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“Wow, that looks cool, who is Young Nelson?” asked a curious bystander.

Phemelo was ready with his answers even as his brother assisted with more queries. 

“Young Nelson is a proudly South African black comic book inspired by the late Nelson Mandela,” responded Phemelo.

In front of him, on the table, a large poster of Young Nelson, featuring a young black male with the South African flag over his shoulders and a gold-colored map of Africa emblazoned on his shirt.

This day saw the launch of the very first issue of Young Nelson titled An Act of Kindness, for R20 ($1.3) a copy.

Phemelo, the writer, and Omphile, the illustrator, say they were inspired by Mandela and some of their own life experiences growing up.

“I think I wanted to pay tribute to the old man in a way that it would hopefully inspire others to look at him in the way that many South Africans see him,” says Phemelo to FORBES AFRICA.

In the story, ‘Young Nelson’ gets his nickname when he volunteers at a local boxing gym. The people watching him witness his skills and ability to solve problems, so they equate him to the young Mandela, who was famously a boxer in his youth.

“[The lead character] doesn’t like the nickname at first but once he sees the significance of it and his heroics, how they are taken up by the community to represent who they are, he takes the name and rolls with it and that’s his superhero name going forward with the series,” Phemelo explains.

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Young Nelson’s real name in the comic is actually ‘Thabo Mo Afrika’, inspired by South African president Thabo Mbeki, who succeeded Mandela.

“ ‘Mo Afrika’ is a generic surname [which] translated into English is ‘an African’. So I wanted to see every African seeing themselves in Young Nelson,” Phemelo adds.

The young writer’s plan is to take his product to bigger markets, but for now, the African comic industry is a tough market to capture for lack of any funding.

“Imagine getting paid for what you are doing. That would [make a] big difference. Once people realize that their art can be compensated, more of us will actually start creating content the world would want to start reading,” he says.

Bill Masuku, a speaker at the Comic Con event and who is also a digital artist, shares the same sentiments.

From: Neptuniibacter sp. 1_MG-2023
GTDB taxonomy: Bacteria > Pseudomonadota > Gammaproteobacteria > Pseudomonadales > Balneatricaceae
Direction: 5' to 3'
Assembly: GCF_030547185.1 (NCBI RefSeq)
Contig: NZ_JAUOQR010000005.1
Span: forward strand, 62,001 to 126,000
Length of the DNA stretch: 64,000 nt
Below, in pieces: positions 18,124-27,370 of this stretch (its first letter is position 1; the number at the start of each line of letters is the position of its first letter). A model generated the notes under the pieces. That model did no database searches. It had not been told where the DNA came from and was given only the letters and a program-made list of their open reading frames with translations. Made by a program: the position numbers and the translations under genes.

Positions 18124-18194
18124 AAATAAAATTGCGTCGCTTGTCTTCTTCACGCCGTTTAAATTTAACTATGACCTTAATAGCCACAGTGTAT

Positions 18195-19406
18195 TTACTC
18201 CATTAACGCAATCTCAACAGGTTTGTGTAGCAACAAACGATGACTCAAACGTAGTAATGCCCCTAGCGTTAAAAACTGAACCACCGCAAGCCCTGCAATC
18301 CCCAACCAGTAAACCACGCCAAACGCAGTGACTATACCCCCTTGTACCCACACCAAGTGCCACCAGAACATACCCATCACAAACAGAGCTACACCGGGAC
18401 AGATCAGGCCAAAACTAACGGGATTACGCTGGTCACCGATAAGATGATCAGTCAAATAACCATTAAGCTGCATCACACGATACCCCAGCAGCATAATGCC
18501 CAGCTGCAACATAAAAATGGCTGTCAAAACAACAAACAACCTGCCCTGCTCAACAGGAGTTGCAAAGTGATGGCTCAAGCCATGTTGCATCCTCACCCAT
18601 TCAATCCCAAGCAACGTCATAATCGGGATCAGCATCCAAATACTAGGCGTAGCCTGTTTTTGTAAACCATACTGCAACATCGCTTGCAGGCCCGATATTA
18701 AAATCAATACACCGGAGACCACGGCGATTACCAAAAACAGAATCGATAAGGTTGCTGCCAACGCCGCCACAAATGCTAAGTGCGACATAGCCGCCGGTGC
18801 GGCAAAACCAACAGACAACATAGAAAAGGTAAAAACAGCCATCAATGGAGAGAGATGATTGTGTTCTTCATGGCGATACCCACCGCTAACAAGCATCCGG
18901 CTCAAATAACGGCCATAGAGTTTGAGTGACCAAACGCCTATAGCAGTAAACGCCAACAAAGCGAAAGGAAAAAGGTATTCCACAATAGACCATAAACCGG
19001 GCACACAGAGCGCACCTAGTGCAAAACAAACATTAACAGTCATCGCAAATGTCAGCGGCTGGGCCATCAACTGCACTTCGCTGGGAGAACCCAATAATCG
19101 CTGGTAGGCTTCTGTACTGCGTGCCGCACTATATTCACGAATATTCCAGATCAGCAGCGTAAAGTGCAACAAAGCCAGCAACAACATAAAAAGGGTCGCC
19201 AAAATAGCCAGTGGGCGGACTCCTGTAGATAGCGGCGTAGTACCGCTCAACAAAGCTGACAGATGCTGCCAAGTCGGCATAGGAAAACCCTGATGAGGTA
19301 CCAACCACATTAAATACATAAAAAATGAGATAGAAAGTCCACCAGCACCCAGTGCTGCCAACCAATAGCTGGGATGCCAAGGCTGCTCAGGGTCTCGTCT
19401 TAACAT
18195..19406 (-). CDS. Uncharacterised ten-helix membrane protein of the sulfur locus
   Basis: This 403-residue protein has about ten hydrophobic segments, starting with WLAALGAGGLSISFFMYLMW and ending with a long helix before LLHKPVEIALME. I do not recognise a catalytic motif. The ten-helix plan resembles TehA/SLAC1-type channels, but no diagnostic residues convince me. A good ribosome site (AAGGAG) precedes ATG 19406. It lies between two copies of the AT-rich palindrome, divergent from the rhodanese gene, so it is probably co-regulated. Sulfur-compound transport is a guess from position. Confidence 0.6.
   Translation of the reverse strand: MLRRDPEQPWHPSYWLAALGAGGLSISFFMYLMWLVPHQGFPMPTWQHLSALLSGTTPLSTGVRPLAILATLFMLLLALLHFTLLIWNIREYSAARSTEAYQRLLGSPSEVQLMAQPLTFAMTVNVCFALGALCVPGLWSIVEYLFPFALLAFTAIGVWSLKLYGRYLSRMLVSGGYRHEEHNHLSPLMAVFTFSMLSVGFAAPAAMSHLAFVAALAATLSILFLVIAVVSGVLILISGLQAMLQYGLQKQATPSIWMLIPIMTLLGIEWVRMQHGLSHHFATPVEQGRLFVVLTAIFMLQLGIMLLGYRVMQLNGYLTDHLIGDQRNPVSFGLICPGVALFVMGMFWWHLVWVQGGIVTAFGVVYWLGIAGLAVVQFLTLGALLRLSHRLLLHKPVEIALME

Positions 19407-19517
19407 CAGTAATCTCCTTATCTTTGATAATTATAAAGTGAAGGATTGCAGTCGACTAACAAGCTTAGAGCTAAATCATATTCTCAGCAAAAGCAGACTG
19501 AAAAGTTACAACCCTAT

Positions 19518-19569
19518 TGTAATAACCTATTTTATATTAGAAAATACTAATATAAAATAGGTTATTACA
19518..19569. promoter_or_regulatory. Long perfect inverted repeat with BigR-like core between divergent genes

“In Zimbabwe, where I am from, it is pretty grassroots. Everyone is self-publishing and if you don’t really have a passion for it, the book won’t come out,” says Masuku, who has been a part of the African comic industry for over three years. He is the founder of Enigma Comix Africa, and creator of Razor-Man and Captain South Africa.

“As much as new creatives are coming out every day, what really makes the comic book industry is distribution. And seeing that [Young Nelson] has such widespread potential really makes me hopeful for where we are going,” says Masuku.

For comic books to thrive on the continent, they need a big financial push from publishers, distributors or investors, unlike any other medium.

The Dibodu brothers were fortunate to have been sponsored by the Rustenburg Herald, a weekly local newspaper in Rustenburg.

“The problem with creating by yourself is that you can only create at a certain rate and you do burn out. So you find people who have been making comics who have three or four issues out and it’s easy to forget about them as a consumer,” he adds.

Globally, platforms like Weekly Shōnen Jump in Japan make it easy for Japanese creatives to publish their work as the comic book and manga industry is thriving there, making it one of the best-selling magazines. Weekly Shōnen Jump has sold over 7.5 billion copies since 1968.

But the African comic industry has a long way to go.

Kugali, a digital platform founded by three entrepreneurs and friends from Nigeria and Uganda, is designed to help people find and share the best African narratives and comics. It is an entertainment company that focuses on telling stories inspired by Africans, offering much-needed exposure to young creatives such as Masuku and the Dibodu brothers. For now, the reception the Dibodus are receiving give them some hope.

“It’s been awesome and inspirational. I didn’t know people felt the same way as me. It’s amazing when people are [reading] the story of the character and people are saying ‘you know what, that’s what we need’,” says Phemelo. At the end of Comic Con, they managed to sell over 300 copies of Young Nelson.

“People are catching onto the culture. I think it might even grow bigger than the American industry only because I think we are a very artistic community… Whether you look at the hieroglyphics in Egypt or the cave paintings by the bushmen in South Africa, we draw,” he says.

He also plans to sell his comics to local book stores in the country.

The team is currently working on their next creation – a black African female superhero called Imbokodo.

“We are looking for new creators we can partner with and create our own justice league, our own Avengers, to actually have young kids in South Africa look at their heroes the same way Americans look at their heroes in the Comic Cons to come.”

Young Nelson is a refreshing reminder that not all heroes wear capes.

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Conscious Fashion: ‘So Much More You Can Do With Discarded Clothes’



Fashion is about creating beauty, but its ugly side is the carbon emissions. Designers are now looking to play it safe, even if it means going to dangerous lengths for the sake of greener fashion.

In South Africa, the fashion industry is now starting to do its bit to negate the effects of climate change, with some designers going green, in interesting, creative and even lucrative ways.

Ayanda Nhlapo, a stylist and entrepreneur, is one of them.